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Patching Maui’s Support Network

The Alzheimer’s Association of Hawai‘i’s Emergency Caregiver Respite Fund is allowing Maui caregivers some much-needed breathing room.

Patching Maui’s Support Network

Before the Maui wildfires in August 2023, Jeffrey Tanonaka ran his business, Lahaina’s Metropolitan Fine Art and Framing, in the heart of Lahaina town, about five minutes away from his house, where his 96-year-old father, a Hilo-born U.S. Korean War veteran, also lives.

His dad has dementia, and is losing his hearing and sight, and Tanonaka says his care has been becoming increasingly challenging. “He’ll have good days,” says Tanonaka, “and then he’ll have days that are questionable. I’m just not comfortable leaving him alone anymore.”

Help was available—Tanonaka’s 19-year-old daughter was pitching in both with the business and with caring for her grandfather, and the family is part of a tight-knit community of neighbors in Lahaina who would stop by to check on Tanonaka’s father and make sure he was OK while Tanonaka was at work.

After the fires, the situation became much more chaotic. Tanonaka’s storefront burned down, leaving him to rely on the generosity of different vendors and associates as he worked to piece his business back together in their spaces. His home, and those of his neighbors, were fortunately spared, but everyone was shaken and faced significant challenges as they cleaned up and worked to restore normalcy after the disaster.

In January 2024, Tanonaka applied for and was granted money from the Maui Emergency Caregiver’s Respite Fund through the Alzheimer’s Association of Hawai‘i, supported in part from a grant from the Maui Strong Fund of the Hawaiʻi Community Foundation. Tanonaka says this infusion of cash relieved the pressure on his family’s finances a bit, allowing him to “take a break and have a little bit of rest.”

The Tanonakas are one of 18 families who have been assisted so far by the Caregiver Respite Fund. LJ Duenas, executive director of the Alzheimer’s Association’s Hawai‘i chapter, estimates that there could be 100 or more Maui families caring for family members with dementia or Alzheimer’s in areas affected by the fires.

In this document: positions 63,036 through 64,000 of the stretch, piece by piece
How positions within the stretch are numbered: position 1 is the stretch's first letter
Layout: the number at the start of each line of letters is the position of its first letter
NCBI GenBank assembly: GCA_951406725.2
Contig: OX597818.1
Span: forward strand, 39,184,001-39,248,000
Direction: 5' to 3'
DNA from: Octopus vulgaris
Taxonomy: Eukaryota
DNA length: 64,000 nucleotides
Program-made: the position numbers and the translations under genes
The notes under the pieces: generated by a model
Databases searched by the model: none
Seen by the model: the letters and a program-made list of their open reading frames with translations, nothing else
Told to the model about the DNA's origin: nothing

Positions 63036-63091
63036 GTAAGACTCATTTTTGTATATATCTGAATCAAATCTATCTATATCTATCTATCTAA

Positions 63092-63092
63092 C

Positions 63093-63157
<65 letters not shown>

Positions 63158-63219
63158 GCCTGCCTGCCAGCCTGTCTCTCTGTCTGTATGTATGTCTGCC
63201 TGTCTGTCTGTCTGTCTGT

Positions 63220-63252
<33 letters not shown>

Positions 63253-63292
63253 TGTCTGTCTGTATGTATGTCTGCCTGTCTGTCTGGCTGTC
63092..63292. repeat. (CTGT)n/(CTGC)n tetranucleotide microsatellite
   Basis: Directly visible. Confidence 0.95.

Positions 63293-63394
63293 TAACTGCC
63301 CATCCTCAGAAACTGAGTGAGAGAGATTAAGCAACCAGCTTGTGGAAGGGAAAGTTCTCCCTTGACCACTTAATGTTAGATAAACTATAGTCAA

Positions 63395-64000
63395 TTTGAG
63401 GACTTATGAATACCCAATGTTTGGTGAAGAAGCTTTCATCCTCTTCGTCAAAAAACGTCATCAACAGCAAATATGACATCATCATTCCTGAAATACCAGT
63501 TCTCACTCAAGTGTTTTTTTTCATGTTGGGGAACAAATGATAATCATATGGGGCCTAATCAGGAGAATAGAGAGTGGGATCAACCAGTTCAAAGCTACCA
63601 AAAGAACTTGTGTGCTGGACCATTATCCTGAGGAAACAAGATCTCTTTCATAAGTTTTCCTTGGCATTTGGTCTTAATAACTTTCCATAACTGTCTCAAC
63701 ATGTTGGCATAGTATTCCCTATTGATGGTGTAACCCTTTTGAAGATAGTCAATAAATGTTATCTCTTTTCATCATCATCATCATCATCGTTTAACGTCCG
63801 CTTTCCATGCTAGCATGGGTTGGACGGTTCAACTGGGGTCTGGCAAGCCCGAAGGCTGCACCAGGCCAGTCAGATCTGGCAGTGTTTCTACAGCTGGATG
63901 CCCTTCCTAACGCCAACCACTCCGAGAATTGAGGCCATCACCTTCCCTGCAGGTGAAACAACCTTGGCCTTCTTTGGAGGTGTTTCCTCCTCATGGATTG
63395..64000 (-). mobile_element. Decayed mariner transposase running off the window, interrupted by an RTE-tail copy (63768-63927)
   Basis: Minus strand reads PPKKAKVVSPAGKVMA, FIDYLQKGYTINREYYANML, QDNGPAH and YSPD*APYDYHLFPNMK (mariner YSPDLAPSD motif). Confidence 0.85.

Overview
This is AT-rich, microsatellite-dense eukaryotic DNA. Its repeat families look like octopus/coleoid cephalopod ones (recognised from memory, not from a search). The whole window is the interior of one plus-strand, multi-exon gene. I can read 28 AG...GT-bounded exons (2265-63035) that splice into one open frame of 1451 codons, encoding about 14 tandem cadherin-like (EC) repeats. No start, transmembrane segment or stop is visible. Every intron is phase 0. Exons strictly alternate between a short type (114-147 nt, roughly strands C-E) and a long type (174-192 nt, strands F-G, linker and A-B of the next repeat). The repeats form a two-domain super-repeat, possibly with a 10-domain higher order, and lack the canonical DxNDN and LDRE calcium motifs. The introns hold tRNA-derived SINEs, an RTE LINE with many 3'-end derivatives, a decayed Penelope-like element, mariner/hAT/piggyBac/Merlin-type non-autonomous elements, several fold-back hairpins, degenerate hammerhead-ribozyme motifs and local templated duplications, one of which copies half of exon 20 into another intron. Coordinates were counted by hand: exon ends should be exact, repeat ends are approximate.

“More help is going to be needed as these families are moved into longer-term temporary housing, because they will need to look for employment, or to take a break from this situation they have been in for so many months,” Duenas says. Caring for a family member with dementia or Alzheimer’s disease at home is stressful, and burnout is common even under normal circumstances.

Families are awarded an initial grant of $2,500 to pay for services such as adult day care or in-home help, with the possibility of a second award, if needed. Duenas says, “$2,500 does not go a long way, but it allows these caregivers to take a breath and have a chance to take care of themselves.”

Patching Maui’s Support Network

Kehau Meyer, a program officer with HCF who works on Maui Strong Fund grantmaking, says it’s clear that much still needs to be done to provide additional resources/services for disabled and elderly Maui residents. The Maui Strong Fund team is continuing to review grant proposals for programs seeking to fill these kinds of needs, and encouraging additional support through sources such as government funding and direct donations. “We build our grantmaking strategies around filling gaps in service, and going ‘deep and narrow’ where support is needed,” Meyer says.

For now, Tanonaka is doing his best to focus on silver linings. “Even though the fire changed everything, we all have more time with each other now,” he says.

Help is Available
If you, a family member, or a loved one is caring for someone with dementia or Alzheimer’s, call (808) 591-2771 or visit http://alz.org/hawaii to apply for the Maui Emergency Caregiver’s Respite Fund.

Additionally, the Alzheimer's Association 24/7 Helpline is available around the clock, 365 days a year, at 800-272-3900. Through this free service, specialists and master’s-level clinicians offer confidential support and information.

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